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It’s A Caucus! Kentucky GOP's Change Allows Rand Paul To Continue Presidential Run

The failure of Republicans to recapture Kentucky’s House of Representatives, one of the last bastions of power for Democrats in the South, presented a problem with Sen. Rand Paul’s (R-KY) presidential ambitions. State law prohibits a candidate running for two offices at once. Secretary of State, and former 2014 Senate candidate, Alison Lundergan Grimes said that she wouldn’t alter the law.


“The law is clear, Grimes said last December. “You can’t be on the ballot twice for two offices.”

Now, the Kentucky GOP plans to have a caucus, which allows Sen. Paul to continue his run, though committee members said their vote was to make Kentucky more of “a player” in the process, according to the Associated Press:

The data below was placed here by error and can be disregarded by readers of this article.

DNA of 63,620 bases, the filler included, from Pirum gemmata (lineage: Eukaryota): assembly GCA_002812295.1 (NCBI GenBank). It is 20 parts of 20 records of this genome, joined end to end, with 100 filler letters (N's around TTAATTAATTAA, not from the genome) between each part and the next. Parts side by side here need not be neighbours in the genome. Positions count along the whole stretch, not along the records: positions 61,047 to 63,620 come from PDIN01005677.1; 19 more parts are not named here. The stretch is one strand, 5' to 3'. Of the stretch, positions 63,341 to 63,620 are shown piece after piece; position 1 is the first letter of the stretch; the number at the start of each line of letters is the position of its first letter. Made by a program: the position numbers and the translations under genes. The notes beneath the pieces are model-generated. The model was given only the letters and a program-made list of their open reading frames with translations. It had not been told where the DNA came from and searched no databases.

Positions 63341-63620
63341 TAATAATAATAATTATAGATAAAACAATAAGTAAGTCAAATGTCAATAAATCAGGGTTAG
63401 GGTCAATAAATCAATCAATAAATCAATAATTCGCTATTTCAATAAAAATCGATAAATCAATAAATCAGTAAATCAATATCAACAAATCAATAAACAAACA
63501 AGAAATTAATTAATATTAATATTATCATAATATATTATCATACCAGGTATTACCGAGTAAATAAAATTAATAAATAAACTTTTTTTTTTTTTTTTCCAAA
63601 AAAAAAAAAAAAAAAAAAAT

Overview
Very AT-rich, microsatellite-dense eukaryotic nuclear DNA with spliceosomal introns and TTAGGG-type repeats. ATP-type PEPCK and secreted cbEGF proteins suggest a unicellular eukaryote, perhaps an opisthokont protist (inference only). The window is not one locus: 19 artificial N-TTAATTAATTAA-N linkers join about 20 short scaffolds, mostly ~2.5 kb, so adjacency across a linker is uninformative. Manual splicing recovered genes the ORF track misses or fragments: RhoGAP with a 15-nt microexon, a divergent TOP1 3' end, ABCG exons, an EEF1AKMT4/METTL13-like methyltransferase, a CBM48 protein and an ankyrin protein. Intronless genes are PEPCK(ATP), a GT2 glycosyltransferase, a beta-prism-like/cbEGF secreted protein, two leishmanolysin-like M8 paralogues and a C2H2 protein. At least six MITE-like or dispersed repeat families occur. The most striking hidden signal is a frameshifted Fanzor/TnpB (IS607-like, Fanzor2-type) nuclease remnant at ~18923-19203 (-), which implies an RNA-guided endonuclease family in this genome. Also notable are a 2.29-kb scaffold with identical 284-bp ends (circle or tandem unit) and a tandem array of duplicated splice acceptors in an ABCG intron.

The Kentucky Republican Party has approved a presidential caucus allowing Rand Paul to run for president and re-election to his U.S. Senate seat at the same time without running afoul of state law.

State law bans candidates from appearing on the ballot twice in the same election. Paul tried without success to convince the state legislature to change the law. But a presidential caucus allows voters to vote for Paul for president on March 5 and then vote for him again for re-election to his Senate seat during the primary election on May 17.

"This is a chance for someone from Kentucky to be on the national stage to influence the debate and really be in the competition for who our next president is," Paul told a handful of supporters outside of the Capital Plaza Hotel before the meeting began.

But most committee members said their vote was motivated not by Paul's candidacy, but by a desire to make Kentucky a player in presidential politics. That's why Republicans crafted the caucus to appeal to as many of the 17 declared Republican candidates as possible. The plan calls for Kentucky's delegates to be split proportionally rather than "winner takes all," and candidates only need to get 5 percent of the vote to qualify for delegates. That's a threshold much lower than other primary states.


Let’s see what happens.

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